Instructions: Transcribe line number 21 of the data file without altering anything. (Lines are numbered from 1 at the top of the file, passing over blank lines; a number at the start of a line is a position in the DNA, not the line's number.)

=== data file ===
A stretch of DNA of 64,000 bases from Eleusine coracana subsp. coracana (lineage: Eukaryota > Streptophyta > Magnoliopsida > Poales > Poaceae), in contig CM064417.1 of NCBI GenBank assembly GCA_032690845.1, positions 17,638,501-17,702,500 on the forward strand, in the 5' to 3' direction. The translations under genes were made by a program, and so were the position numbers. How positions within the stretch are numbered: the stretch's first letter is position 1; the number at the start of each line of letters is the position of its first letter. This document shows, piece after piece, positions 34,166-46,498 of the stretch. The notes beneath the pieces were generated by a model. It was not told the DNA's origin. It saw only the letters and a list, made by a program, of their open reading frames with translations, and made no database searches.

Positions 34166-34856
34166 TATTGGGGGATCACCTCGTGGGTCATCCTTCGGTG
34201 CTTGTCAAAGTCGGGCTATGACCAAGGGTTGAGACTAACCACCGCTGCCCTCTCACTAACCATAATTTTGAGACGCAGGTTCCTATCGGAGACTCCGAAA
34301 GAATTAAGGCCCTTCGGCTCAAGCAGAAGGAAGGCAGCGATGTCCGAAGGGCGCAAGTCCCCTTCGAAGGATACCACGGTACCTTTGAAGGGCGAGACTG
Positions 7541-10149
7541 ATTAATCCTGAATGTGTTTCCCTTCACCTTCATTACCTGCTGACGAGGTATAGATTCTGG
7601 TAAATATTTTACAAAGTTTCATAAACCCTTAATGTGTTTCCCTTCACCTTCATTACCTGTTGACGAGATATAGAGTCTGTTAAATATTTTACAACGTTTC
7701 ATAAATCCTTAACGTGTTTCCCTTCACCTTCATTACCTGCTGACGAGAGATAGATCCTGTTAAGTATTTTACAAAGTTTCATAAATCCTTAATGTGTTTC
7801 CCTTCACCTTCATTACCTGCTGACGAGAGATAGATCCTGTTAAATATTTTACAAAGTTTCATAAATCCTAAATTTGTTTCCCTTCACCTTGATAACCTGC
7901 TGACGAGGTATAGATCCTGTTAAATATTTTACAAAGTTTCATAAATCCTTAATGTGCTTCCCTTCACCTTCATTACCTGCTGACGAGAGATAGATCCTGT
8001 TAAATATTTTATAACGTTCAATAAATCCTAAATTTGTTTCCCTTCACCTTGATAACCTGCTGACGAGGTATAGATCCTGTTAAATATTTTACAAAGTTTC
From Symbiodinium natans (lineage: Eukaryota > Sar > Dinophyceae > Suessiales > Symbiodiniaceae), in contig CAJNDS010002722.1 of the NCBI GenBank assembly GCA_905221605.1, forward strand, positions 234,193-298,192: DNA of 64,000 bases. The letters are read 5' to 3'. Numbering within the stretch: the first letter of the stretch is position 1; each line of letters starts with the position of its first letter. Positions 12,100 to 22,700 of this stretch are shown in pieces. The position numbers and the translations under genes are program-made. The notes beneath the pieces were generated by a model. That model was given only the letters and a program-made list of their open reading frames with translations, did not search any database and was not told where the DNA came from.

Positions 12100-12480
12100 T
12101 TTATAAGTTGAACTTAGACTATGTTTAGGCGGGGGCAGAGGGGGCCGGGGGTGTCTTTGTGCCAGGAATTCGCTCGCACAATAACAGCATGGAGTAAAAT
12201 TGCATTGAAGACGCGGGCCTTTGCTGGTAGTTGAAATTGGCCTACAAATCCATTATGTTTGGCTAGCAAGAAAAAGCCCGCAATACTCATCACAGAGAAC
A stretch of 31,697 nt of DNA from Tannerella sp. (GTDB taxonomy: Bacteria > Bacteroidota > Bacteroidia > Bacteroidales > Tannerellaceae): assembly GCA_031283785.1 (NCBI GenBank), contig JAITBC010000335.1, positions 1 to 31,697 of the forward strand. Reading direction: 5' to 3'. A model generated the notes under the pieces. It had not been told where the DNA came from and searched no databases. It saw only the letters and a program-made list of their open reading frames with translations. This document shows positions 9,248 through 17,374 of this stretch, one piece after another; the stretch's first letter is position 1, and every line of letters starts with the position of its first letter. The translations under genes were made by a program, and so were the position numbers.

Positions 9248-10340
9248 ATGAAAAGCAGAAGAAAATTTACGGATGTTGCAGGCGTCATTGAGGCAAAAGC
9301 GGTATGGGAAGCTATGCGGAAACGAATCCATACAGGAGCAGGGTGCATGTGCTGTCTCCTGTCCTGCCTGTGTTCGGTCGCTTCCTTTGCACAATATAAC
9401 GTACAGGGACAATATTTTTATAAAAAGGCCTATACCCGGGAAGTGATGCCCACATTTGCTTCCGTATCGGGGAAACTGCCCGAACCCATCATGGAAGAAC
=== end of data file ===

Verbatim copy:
9301 GGTATGGGAAGCTATGCGGAAACGAATCCATACAGGAGCAGGGTGCATGTGCTGTCTCCTGTCCTGCCTGTGTTCGGTCGCTTCCTTTGCACAATATAAC